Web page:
By Travis Tran 


[dropcap]C[/dropcap]limate change is the golden standard in “public policy issues from hell,” says Anthony Leiserowitz, Director of the Yale Program on Climate Change Communications, in an interview with Vox. This, coupled with the recent findings of a special climate change report, points to a future in dire straits.

On October 8th, the Intergovernmental Panel on Climate Change (IPCC) released a special report on the state of global environmental systems under a 1.5°C (2.7°F) warming condition compared to that of 2°C (3.6°F) as outlined in the landmark Paris Agreement of 2015. Over 3 years, a team of 91 scientists from 40 countries examined over 6000 scientific research studies and received over 40,000 comments for revisions and edits. In the end, the total report nears 800 pages, but they conveniently pieced together a (relatively) short 34-page Summary for Policymakers.

“We are already seeing the consequences of 1-degree C of global warming through more extreme weather, rising sea levels and diminishing Arctic sea ice, among other changes.,” says Panmao Zhain, one of the IPCC researchers who contributed to the report.  Is half a degree significant? Absolutely. Hans-Otto Pörtner, another researcher on the IPCC team points out: “Every extra bit of warming matters, especially since warming of 1.5 degrees C or higher increases the risk associated with long-lasting or irreversible changes, such as the loss of some ecosystems.”

The country-specific commitments and contributions under the Paris Agreement are significant – though not aggressive enough. Current pledges would inevitably lead to near 3.0°C (5.4°F) of warming by the end of the century.

The report states that by 2100, average sea level rise will be significantly less severe under a 1.5°C condition compared to a 2°C condition. Limiting warming to 1.5°C instead of 2°C will prevent 1.5-2.5 million square kilometers of permafrost from thawing. Vector-borne diseases such as malaria and dengue fever will stretch further outside of the tropics. Coral reef populations will decline by 70-90% under 1.5°C conditions compared to over 99% reef loss under 2ºC warming.

To stay within 1.5°C of warming, global carbon dioxide emissions must drop by 45% from 2010 levels by 2030, then hit net zero emissions by 2050. (Note that when blaring headlines say the world has just 12 years to solve the climate crisis, they are referring to this 2030 fact.) Emission reductions require a “combinations of new and existing technologies and practices, including electrification, hydrogen, sustainable bio-based feedstocks, product substitution, and carbon capture, utilization and storage,” according to the report.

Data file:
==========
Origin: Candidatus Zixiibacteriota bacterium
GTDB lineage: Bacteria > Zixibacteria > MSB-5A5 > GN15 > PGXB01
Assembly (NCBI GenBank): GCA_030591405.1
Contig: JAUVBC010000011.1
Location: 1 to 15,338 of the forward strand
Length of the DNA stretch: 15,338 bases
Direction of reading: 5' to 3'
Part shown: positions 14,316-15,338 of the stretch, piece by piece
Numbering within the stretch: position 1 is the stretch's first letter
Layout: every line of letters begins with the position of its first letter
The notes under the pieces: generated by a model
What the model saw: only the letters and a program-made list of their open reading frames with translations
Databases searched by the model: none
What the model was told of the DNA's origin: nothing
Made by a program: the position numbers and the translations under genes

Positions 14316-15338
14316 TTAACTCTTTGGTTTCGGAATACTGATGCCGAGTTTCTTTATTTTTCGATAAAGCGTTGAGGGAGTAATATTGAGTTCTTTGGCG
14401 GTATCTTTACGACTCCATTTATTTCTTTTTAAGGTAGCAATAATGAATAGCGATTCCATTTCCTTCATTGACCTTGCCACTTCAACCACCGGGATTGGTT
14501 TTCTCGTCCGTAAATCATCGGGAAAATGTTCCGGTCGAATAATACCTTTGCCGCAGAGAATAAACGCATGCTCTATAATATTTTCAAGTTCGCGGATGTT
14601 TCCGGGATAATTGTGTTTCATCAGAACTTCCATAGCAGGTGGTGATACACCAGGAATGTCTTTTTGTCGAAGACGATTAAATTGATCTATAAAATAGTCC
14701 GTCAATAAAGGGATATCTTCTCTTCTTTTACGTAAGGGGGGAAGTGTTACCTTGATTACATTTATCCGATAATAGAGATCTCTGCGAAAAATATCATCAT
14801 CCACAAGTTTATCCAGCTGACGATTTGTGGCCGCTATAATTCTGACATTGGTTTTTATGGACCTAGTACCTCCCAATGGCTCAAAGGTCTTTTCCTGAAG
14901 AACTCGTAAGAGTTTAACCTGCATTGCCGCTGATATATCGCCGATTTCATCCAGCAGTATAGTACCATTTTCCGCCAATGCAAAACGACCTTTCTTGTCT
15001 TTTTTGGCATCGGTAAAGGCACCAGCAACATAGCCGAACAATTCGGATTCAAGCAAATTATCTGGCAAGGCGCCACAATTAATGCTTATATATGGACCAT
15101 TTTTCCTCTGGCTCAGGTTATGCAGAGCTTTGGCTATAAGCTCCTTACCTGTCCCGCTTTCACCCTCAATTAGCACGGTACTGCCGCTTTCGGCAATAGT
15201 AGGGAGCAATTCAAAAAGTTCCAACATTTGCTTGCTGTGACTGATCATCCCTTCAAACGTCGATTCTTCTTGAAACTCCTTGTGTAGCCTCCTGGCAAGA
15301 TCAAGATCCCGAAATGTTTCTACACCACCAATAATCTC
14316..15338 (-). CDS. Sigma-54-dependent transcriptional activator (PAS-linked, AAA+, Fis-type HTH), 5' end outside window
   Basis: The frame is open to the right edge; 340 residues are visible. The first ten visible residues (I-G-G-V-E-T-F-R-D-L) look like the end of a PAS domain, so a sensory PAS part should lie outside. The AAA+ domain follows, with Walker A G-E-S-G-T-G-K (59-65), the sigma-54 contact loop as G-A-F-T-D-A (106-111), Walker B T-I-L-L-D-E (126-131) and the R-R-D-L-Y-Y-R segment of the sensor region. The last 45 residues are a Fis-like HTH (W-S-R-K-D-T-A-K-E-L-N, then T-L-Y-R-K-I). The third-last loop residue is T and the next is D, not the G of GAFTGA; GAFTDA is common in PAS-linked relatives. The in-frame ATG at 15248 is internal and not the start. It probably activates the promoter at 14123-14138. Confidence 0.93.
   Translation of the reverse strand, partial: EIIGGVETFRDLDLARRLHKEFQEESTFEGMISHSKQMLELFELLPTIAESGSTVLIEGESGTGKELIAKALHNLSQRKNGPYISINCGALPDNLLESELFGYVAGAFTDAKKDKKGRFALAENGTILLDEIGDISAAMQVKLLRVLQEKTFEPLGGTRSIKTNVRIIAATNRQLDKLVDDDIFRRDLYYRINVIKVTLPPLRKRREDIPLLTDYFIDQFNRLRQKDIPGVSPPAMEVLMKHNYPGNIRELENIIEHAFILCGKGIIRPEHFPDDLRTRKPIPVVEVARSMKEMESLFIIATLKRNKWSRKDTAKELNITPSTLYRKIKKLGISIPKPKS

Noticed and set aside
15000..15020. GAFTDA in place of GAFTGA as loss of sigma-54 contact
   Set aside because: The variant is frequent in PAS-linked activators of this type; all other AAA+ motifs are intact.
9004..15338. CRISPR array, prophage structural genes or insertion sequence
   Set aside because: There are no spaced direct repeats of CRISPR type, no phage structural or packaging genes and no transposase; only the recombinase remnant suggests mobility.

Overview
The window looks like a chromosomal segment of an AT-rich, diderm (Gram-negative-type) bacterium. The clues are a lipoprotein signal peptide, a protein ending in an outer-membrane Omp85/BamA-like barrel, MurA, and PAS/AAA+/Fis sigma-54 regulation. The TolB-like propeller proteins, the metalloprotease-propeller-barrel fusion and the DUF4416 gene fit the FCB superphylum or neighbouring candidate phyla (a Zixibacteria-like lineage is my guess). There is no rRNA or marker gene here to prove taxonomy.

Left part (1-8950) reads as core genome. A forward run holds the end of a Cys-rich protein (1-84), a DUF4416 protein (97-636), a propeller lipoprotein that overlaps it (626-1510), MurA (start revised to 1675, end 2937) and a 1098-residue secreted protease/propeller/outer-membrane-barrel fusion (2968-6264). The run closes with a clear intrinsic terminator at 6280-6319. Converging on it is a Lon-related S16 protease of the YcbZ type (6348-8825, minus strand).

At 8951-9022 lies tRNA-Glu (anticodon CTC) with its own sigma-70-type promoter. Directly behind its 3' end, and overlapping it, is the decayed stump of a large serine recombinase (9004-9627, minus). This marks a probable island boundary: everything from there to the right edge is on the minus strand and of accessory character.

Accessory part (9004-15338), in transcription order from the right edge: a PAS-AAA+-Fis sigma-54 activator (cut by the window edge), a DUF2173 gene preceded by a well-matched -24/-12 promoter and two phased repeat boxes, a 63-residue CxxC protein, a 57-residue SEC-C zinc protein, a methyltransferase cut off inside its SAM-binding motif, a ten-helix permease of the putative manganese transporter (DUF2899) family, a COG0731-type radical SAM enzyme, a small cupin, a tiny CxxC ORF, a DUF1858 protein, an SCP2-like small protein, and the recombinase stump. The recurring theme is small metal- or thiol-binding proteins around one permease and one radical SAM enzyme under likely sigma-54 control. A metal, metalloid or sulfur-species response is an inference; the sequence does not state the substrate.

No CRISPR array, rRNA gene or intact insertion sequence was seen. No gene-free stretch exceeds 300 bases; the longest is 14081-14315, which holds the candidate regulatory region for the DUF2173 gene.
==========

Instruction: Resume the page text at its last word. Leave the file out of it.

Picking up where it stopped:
A 2017 report by the Carbon Majors Project revealed that 91% of global greenhouse gas emissions in 2015 were attributed to the fossil fuel industry. 100 fossil fuel companies are collectively responsible for 71% of global emissions – including big names like ExxonMobil, Chevron, BP, and Shell.

The state of Rhode Island and several US cities are suing major fossil fuel companies for injecting skepticism into the climate change conversation. In fact, a group of 21 people – ages between 11 and 22 – are suing the US federal government for neglecting climate action. The case Juliana v. United States claims it is the government’s constitutional duty to protect the life of its people – denying the severe and worsening impacts is doing the opposite.  

The IPCC 1.5°C Special Report will be a key factor this December during COP24 held in Katowice, Poland as world leaders assess global progress on the Paris Agreement pledges. Ultimately, limiting warming to 1.5°C is “possible within the laws of chemistry and physics,” says IPCC researcher Jim Skea, “but doing so would require unprecedented changes.”


Travis is a sophomore in Berkeley. You can contact him at